As a Union County commissioner, farmer, rancher and lifelong Oregonian, I understand the importance of working together to meet the needs of those I serve. That’s why I was so frustrated that Gov. Kate Brown recently filed a lawsuit over how the federal government manages the operations of the hydropower system.
What makes the governor’s action even more surprising is it came just a week after the first meeting of the Columbia Basin Collaborative, an effort Gov. Brown herself convened with the governors of Washington, Idaho and Montana to protect both salmon runs and economic interests through dialogue. When stakeholders come together in good faith, real progress can be made. Unfortunately, Gov. Brown has chosen litigation over collaboration.
We are blessed here in Oregon with unparalleled natural beauty and economically valuable resources. The federal hydropower system, which includes the four Snake River dams, provides 95% of the reliable, affordable electricity used in rural Oregon. The power benefits of the Snake River dams are shared by more than 1 million Oregonians. According to a three-year study conducted by federal agencies last year, breaching the dams could increase energy costs in rural Oregon by as much as 50%. That’s something we can ill afford in Union County, where our median household income is $45,564 a year, well below the state average of $63,426.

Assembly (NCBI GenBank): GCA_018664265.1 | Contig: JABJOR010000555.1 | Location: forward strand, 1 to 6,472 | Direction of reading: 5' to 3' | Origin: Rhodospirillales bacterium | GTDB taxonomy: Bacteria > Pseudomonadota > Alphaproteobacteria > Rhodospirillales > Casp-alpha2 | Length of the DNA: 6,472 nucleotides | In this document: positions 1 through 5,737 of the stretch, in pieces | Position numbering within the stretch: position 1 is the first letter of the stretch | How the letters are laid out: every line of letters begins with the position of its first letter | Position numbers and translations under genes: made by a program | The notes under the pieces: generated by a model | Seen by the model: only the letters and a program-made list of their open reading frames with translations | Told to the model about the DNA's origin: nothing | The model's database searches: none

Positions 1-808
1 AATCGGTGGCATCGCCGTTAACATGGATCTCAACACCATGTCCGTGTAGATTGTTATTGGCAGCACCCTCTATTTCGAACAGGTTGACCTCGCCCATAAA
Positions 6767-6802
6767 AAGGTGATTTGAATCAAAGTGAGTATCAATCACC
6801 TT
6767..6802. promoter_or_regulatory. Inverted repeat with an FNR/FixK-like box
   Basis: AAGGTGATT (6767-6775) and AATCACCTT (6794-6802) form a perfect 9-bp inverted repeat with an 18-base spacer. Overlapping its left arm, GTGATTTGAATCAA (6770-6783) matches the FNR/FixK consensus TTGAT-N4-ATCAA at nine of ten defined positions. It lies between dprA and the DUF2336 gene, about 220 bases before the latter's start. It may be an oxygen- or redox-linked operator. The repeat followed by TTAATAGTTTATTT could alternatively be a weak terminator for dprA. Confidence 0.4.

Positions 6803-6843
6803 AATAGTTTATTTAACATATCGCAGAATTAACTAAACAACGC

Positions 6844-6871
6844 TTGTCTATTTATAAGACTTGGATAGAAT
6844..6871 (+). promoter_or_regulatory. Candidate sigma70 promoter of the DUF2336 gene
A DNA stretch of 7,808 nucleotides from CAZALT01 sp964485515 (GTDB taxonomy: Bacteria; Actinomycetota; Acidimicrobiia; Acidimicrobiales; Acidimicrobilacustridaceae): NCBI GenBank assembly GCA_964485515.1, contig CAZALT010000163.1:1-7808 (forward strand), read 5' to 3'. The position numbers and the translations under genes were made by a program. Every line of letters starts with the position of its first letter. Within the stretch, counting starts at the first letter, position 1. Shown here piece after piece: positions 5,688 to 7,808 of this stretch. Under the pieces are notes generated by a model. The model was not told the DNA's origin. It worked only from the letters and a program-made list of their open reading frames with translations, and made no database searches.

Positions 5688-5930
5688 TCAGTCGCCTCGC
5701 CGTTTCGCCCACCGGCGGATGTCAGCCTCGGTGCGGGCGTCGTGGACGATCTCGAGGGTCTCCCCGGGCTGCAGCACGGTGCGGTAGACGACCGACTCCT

This lower income means the average Union County resident spends nearly a third of their monthly income on housing, and a full 16% of our community struggles to purchase enough food for themselves and their families. We can’t afford to see our electricity rates climb higher.
Like Oregonians across the state, residents of Union County care about the environment. The hydropower generated by the Snake River dams is a carbon-free, renewable source of energy, and there are no good alternatives for replacement. Federal agencies estimate that replacing the lost hydropower would require more fossil fuels, resulting in a net increase of roughly 3.3 million metric tons of carbon emissions annually — the equivalent of 712,944 additional passenger vehicles on the region’s roads. At a time when the state is setting goals to reduce carbon emissions, this would be a devastating step backward. Wind and solar are good, renewable sources of electricity, but they don’t have enough generating capacity to make up the hydropower we would lose from the Snake River dams.
The dams were also put in because of flooding in the spring and low water in the late summer. This is not good for fish, agriculture or recreation.
Pursuing legal action while at the same time working with the Columbia Basin Collaborative is hypocritical and harmful to those who are counting on the CBC to engage with stakeholders in good faith. In order for the CBC to be successful, I urge the governor to withdraw her lawsuit and find common ground to develop a long-term strategy for dam operations. Rural Oregonians are counting on her.
Donna Beverage is a Union County commissioner and lives in Union.